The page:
Again the question begs to be asked: why Morocco? Why do Dutch taxpayers need to pay tens of thousands of euros in order to send kids who are supposedly Dutch to visit Morocco. Would ethnic Dutch kids also be sent to Morocco to track butterflies or is that right reserved only for immigrant kids. It might look nice and all, but isn't it another way of saying: you don't belong here?
Fourteen Moroccan youth from Rotterdam are taking part in an environmental program. After various workshops and excursions there are becoming environmentally aware.
Mohamed Hacene is an environmentalist by the Milieucentrum and sees it as his job to interest the entire population of Rotterdam in nature and the environment. Last year he went ot he African neighborhood to recruit kids for his nature project.
The kids worked on turning the yard by the community center into a butterfly yard, planting bushes and flowers. Municipality workers laid a path and planted fruit trees.
The project is called Atlanta, for the butterfly who spends the summer in the Netherlands and the winters in Morocco. The animal is constantly looking for a good habitat, just as the kids taking part in the project.
This week the Atlanta kids followed the butterflies. They're staying two weeks in the Moroccan city of Nador and building there a butterfly garden too.
Chahid Mossaoui (17) says the trip to Morocco won him over. But he also finds the butterflies interesting saying it's really special that such a small animal flies back and forth thousands of miles. Chahid is also taking an environmental course with which he can teach in community centers and schools. He might go further with it, as right now he's doing an administration course at a vocational school. At home is shuts the lamp more often to save energy.
Sarhan Hacene (22), the project leader's younger brothers, learned a lot about greenhouse gases and the global warming. he says they didn't learn much about it in secondary school and he was also not aware that the air quality in Rotterdam is so bad. He likes that kids from his neighborhood can for once be in the news for something positive. "There's a gathering prohibition in this neighborhood. There's quite a lot of misery there, but what do the youth want now? Simply kids who want to talk with their friends."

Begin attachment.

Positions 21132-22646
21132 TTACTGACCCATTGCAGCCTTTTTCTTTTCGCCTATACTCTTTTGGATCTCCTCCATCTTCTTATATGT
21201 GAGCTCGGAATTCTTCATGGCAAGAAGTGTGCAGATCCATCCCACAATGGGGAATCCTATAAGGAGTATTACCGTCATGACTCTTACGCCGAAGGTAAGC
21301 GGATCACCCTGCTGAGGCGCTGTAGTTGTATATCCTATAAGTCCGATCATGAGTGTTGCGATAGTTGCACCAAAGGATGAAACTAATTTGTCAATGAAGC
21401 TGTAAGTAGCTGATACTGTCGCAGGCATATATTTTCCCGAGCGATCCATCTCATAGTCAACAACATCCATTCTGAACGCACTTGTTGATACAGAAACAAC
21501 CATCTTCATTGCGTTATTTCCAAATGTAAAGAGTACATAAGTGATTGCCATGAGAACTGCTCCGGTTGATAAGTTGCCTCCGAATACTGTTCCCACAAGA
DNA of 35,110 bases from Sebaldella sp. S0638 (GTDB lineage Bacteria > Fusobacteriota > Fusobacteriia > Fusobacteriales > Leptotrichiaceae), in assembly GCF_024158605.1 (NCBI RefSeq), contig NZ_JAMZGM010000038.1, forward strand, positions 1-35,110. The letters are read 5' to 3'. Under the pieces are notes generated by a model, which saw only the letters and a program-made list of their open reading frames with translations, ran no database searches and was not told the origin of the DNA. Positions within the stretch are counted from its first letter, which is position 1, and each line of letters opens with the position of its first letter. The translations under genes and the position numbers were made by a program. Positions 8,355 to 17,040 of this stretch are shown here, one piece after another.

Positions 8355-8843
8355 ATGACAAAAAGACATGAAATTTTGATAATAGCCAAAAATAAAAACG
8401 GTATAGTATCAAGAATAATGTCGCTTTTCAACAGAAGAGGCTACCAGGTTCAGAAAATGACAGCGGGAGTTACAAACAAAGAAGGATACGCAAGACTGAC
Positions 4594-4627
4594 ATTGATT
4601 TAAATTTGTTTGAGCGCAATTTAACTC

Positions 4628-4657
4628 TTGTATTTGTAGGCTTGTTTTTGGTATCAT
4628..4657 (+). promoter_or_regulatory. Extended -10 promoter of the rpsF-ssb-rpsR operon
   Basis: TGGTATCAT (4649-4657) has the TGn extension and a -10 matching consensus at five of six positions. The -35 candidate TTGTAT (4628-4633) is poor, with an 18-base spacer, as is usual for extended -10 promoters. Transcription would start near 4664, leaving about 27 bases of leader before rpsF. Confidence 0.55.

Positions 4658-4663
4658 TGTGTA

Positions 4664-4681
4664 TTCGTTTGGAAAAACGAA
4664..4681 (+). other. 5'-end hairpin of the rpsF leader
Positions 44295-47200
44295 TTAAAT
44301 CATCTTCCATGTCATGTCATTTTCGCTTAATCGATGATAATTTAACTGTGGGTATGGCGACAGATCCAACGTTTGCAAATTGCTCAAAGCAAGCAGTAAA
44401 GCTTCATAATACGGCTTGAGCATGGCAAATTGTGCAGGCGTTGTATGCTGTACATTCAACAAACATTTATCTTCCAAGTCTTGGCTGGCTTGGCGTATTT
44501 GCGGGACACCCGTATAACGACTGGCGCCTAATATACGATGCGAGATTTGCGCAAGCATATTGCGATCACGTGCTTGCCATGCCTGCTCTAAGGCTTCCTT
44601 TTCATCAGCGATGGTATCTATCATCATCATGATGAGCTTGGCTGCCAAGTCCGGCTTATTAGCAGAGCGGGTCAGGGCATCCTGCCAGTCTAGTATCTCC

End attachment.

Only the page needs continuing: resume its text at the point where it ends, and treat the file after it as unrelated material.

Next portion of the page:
In Morocco there wasn't a lot of time to hang around. The Rotterdam youth visited local environmental club and a protected area for Berber apes. The cleaned up refuse and sailed together with dolphin friendly fishermen. They went looking for Atlanta butterflies and played soccer with local youth. The loser had to plant trees.
Since the subsidy for the project came from the Xplore program of the Ministry of development cooperation, every kids had upon his return to share his experiences with at least 150 others in order further disseminate the information. They made videos, a rap song and report and most of the kids went to school to tell about it.
Mohammed Kasmi (19): "It was a requirement in order to get these weeks for free".
Source: Trouw (Dutch)
See also: Milieucentrum (Dutch), Amsterdam: Problem youth sent on expensive trip to Morocco